Yuji Haraguchi always loved cooking as a hobby, but he never worked in a restaurant until last year. In less than 12 months, however, the Japanese native took up his first restaurant job working in the kitchen at Roberta's and launched Yuji Ramen at Smorgasburg. Today, Yuji's widely popular ramen dishes are now served at a lunch counter at the Whole Foods on the Bowery, and he has plans to open a restaurant in Williamsburg this summer.
But Yuji isn't simply serving traditional ramen. His mazemen creations (which are brothless and served with various toppings and sauces) is a not-to-miss dish for noodle fanatics. Yuji took some time to talk to us about where he gets his ingredients and where his favorite Japanese eats can be found across New York City.
Japanese Groceries: My ramen is very local, so I try to avoid Japanese ingredients that are imported. I do go to Sunrise Mart in the East Village all the time. When I run out of stuff, I go there for any last-minute ingredients I need to find. In New Jersey, Mitsuwa is great.
Noodles: We have custom-made noodles from Sun Noodle. We have two different noodles: One is for the mazemen, and it has an uneven wave. This helps pick up the salt and sauce sticks to it. It also has good texture and an al dente bite. For shoyu (soy sauce-based) ramen, the noodle is a lot drier and thinner. There's a little udon powder mixed into it, and the noodle soaks up the broth really well. The noodle and broth become one dish.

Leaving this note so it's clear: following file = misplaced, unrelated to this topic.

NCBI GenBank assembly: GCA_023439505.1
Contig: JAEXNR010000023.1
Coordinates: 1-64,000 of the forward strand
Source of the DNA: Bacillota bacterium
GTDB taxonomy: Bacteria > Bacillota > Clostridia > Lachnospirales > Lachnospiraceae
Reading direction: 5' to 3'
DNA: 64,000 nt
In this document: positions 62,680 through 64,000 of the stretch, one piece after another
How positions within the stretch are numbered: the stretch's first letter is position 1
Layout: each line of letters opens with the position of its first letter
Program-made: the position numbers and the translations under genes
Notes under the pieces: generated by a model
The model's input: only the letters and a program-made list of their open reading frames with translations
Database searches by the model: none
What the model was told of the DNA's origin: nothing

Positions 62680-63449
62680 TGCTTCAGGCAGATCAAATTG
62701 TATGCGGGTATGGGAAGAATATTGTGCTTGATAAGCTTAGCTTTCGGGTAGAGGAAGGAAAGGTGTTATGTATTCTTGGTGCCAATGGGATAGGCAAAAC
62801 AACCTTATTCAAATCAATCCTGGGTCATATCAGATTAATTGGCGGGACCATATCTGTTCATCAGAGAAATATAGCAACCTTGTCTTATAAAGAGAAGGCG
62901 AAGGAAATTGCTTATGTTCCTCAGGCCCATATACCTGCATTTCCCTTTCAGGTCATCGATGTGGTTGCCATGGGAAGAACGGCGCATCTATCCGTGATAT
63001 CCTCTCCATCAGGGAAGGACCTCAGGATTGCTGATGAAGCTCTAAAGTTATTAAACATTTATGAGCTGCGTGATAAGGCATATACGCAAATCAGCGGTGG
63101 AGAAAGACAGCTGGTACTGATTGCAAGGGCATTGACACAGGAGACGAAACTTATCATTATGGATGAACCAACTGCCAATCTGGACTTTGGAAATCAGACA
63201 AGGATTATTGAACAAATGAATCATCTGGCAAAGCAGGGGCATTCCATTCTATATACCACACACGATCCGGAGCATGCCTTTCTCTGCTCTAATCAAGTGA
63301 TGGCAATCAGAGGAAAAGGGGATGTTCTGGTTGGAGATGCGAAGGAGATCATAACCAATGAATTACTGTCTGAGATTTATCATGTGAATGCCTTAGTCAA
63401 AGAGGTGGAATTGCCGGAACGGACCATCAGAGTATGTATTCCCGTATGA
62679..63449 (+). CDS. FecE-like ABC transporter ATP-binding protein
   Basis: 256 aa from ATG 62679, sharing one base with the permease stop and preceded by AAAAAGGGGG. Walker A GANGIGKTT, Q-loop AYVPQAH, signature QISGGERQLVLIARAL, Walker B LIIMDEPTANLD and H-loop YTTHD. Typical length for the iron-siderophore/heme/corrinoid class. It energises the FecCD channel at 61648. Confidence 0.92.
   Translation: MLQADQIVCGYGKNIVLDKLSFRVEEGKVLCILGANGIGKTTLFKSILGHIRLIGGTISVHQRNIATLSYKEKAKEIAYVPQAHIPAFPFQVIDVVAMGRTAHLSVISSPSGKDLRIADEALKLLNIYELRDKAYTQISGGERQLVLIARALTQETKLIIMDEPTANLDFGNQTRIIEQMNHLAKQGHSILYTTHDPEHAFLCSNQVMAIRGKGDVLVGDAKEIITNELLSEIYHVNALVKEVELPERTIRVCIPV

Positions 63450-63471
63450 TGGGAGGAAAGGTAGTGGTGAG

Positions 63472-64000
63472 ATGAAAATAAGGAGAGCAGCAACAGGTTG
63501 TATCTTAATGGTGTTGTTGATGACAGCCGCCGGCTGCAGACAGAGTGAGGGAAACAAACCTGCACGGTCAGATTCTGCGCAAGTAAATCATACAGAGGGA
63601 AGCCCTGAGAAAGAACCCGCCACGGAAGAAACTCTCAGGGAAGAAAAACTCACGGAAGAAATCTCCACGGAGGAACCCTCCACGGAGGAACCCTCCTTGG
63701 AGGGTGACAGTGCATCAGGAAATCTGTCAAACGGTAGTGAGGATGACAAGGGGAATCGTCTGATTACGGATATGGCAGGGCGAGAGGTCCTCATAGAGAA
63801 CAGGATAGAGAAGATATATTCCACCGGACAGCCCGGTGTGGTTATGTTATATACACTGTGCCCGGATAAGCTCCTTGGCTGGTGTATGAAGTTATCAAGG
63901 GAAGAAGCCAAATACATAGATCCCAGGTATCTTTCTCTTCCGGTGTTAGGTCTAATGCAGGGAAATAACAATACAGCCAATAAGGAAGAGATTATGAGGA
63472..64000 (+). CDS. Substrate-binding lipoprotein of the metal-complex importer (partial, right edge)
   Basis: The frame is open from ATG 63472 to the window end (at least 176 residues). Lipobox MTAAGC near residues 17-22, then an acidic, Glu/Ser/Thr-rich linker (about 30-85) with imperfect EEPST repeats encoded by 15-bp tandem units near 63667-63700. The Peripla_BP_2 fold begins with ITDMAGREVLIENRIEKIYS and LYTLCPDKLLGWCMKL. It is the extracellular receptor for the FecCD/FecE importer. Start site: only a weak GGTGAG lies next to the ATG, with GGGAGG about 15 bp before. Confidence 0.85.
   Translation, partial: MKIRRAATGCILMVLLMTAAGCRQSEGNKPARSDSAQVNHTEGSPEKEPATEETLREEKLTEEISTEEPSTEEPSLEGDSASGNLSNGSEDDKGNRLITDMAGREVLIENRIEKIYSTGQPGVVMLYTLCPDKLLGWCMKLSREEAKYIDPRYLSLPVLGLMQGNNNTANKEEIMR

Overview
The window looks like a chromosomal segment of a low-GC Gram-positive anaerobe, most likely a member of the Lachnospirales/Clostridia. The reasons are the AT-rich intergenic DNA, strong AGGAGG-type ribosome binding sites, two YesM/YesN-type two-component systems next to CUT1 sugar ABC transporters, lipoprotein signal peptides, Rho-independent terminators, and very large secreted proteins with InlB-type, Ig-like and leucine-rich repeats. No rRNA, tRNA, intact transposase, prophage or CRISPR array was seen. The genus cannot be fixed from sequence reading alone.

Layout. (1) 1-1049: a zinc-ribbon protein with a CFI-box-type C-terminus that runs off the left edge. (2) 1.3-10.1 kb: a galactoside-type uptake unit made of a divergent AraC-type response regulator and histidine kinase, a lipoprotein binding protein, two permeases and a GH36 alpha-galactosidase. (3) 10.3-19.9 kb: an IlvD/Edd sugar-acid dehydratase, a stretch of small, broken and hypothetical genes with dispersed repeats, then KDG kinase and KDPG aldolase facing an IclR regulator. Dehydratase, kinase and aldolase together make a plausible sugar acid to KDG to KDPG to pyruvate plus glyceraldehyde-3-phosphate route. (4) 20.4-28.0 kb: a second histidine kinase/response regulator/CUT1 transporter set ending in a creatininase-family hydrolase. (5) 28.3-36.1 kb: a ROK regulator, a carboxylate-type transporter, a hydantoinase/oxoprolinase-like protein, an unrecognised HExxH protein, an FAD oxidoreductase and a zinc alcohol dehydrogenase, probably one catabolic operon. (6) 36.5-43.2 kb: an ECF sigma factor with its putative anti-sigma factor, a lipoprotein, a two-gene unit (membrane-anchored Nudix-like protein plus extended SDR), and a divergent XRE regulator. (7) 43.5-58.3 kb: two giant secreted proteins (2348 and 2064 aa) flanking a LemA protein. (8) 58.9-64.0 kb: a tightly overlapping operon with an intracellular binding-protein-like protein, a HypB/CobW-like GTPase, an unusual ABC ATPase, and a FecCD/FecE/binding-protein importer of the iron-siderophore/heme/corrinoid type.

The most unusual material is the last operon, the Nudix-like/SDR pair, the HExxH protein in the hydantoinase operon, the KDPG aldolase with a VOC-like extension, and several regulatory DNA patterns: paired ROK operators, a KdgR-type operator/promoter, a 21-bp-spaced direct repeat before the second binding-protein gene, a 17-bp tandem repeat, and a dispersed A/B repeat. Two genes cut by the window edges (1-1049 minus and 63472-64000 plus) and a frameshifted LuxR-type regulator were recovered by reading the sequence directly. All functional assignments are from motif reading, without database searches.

Seafood: The Lobster Place in Chelsea Market. I think their seafood is the best quality, especially the crab, lobster and shrimp. It's really good. I've used uni in some popular dishes. I get it from Maine through a Japanese wholesale company called Nishimaru.
Meats: I don't serve much meat. I'm at Whole Foods every day, and I really like their meat selection. The bones are good and make excellent broth—beef, pork, chicken, duck, lamb bones.
Tofu: There is a Japanese brand called Otokomae. It's very easy to find at Sunrise or Mitsuwa.
Ramen: Minca Ramen. The flavors are very deep, and I feel the taste is very authentic. There's nothing New York about it.
Desserts: Chikalicious. She doesn't try to be too Japanese—the desserts are local and original. But the plating is very delicate, which is very much Japanese.
Izakaya: Torishin on the Upper East Side. The grilled chicken skewers are my favorite there. The ingredients they use there are good, and the execution makes it really good.
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